• 6. iv Contents 1.0 BACKGROUND AND INTRODUCTION ............................................................................................1 Legal Authority ...................................................................................................................................1 Membership .......................................................................................................................................1 Objectives of the CRFM.......................................................................................................................2 Structure of the CRFM.........................................................................................................................2 2. STRATEGIC PRIORITIES OF THE CRFM...................................................................................................4 2.1 Common Fisheries Policy...............................................................................................................4 2.2 Other Key Regional Policy Instruments .........................................................................................5 2.3 Strategic Plan and Biennial Work Plans.........................................................................................6 2.4 Goals and Objectives of the Third CRFM Strategic Plan (2022 -2030).............................................7 3. OBJECTIVES OF THE RESOURCE MOBILIZATION STRATEGY .................................................................9 3.1 The Overall Objective....................................................................................................................9 3.2 Specific Objectives ........................................................................................................................9 4. GUIDING PRINCIPLES ........................................................................................................................10 Principle 1- Consistency with Regional Needs and Priorities for Sustainable Use of Aquatic Living Resources..........................................................................................................................................10 Principle 2- Promoting Efficiency and Effectiveness in Delivery of Services ......................................11 Principle 3- Strengthening National, Regional and International Coherency and Synergy ................11 Principle 4- Strengthening Human and Institutional Capacity and Technology Transfer...................11 Principle 5- Application of Result-based Planning and Management................................................12 Principle 6 - Accountability and Transparency ..................................................................................12 5. KEY CONSTRAINTS AND OPPORTUNITIES..........................................................................................13 5.1 Graduation from eligibility for ODA.......................................................................................13 5.2 Inadequate Processes and Operating Procedures: ................................................................14 5.3 Insufficient Skills or Capacity within the Secretariat for Resource Mobilization:...................14 5.4 Inadequate Donor / IDP and CRFM Interaction Opportunities: .............................................15 5.5 Inadequate emphasis on existing and interpersonal relations: .............................................15 5.6 Delivering results and monitoring outcomes and impacts:....................................................16 5.7 Inadequate communication and visibility:.............................................................................16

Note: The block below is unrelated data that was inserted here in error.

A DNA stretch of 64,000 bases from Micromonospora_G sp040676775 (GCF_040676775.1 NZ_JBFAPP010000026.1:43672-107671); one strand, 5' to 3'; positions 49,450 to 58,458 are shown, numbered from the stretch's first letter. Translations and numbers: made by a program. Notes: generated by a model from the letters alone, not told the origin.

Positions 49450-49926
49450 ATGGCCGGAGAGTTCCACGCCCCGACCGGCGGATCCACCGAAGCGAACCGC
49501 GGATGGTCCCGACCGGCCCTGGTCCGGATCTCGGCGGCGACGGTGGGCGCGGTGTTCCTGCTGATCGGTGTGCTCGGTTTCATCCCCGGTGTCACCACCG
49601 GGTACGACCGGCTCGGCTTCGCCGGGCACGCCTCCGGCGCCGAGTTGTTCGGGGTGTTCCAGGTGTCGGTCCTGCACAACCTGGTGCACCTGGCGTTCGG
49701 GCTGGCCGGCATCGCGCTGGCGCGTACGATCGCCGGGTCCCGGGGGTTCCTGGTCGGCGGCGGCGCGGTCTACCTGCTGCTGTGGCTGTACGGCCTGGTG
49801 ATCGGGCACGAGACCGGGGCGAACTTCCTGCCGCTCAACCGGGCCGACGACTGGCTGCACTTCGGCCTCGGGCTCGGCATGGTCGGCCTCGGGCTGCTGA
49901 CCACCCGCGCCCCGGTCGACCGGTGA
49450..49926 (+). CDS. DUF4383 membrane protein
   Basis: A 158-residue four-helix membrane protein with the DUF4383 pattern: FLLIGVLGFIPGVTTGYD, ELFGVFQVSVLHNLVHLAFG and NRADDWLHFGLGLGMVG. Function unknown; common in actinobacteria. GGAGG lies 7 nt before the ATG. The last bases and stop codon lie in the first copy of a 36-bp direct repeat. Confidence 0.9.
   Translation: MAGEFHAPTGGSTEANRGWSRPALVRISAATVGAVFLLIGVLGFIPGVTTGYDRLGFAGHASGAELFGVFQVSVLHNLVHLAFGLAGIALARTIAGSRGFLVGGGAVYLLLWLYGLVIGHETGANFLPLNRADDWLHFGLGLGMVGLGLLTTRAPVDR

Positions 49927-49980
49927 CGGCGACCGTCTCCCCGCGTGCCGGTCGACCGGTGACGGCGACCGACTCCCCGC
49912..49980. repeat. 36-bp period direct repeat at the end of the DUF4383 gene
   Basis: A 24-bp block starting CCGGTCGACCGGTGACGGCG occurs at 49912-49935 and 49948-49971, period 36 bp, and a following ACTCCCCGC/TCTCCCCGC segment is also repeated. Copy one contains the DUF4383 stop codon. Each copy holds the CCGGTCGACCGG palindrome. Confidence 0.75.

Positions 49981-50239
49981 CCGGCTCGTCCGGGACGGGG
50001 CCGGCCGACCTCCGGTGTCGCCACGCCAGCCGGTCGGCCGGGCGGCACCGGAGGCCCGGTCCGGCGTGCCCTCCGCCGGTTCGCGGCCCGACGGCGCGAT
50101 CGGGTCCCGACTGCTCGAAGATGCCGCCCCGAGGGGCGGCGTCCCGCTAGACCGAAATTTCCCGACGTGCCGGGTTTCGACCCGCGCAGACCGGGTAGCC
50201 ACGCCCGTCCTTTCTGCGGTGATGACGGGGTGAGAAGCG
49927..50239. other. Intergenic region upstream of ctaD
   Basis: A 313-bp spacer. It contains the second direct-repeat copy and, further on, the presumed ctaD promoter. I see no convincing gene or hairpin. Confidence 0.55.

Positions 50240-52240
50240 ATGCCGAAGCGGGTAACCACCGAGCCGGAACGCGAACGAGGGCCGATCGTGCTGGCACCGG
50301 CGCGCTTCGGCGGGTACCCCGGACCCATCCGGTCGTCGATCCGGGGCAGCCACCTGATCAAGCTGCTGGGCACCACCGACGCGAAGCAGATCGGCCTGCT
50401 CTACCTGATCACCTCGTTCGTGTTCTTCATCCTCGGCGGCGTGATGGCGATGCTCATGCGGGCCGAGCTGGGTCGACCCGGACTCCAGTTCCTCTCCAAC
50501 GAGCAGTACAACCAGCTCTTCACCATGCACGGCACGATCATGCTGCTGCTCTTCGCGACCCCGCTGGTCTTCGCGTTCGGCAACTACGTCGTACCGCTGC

• 7. v 6. STRENGTHENING CAPACITY FOR RESOURCE MOBILIZATION ............................................................17 6.1. Strengthening the CRFM fiduciary and Procurement Systems ...................................................17 6.2. Strengthening Skills or Capacity within the Secretariat for Resource Mobilization................17 6.3. Resource Mobilization Officer....................................................................................................18 6.4. The Resource Mobilization Sub-committee................................................................................19 6.5. Coordination with CARICOM Secretariat....................................................................................20 6.6. Collaboration among CARICOM Institutions ..............................................................................21 6.7. Donor Information Management System for CARICOM.............................................................21 7. SOURCES OF RESOURCE (FUNDS AND TECHNICAL ASSISTANCE) ...................................................23 7.1. Financing of the CFRM ...............................................................................................................23 7.1.1. Legal Authority .........................................................................................................................23 7.1.2. Member States Contribution ....................................................................................................23 7.1.3. Establishment of Reserve Fund.................................................................................................24 7.1.4. Recent CRFM Donor Funded Project .........................................................................................26 7.2. Potential New International Development Partners and Donors...............................................26 7.3. Partnerships with NGOs and CSO...............................................................................................27 7.4. Private/ Public Partnerships.......................................................................................................27 7.5. Partnerships with Academic, Research and Training Institutions...............................................28 8. FRAMEWORK OF DIALOGUE WITH INTERNATIONAL PARTNERS/DONORS .......................................30 8.1. Structure of Dialogue and Coordination with CARICOM ............................................................30 8.2. Business Plans............................................................................................................................31 8.3. Development of Project Concepts..............................................................................................31 9. IMPLEMENTATION OF THE RESOURCE MOBILIZATION STRATEGY....................................................33 9.1. Framework for implementation / Action Plan ...........................................................................33 9.2. Follow-up, Monitoring and Evaluation.......................................................................................34 10. CONCLUSION...................................................................................................................................35 APPENDIX 1..........................................................................................................................................37 APPENDIX 2..........................................................................................................................................38 APPENDIX 3..........................................................................................................................................41 APPENDIX 4..........................................................................................................................................43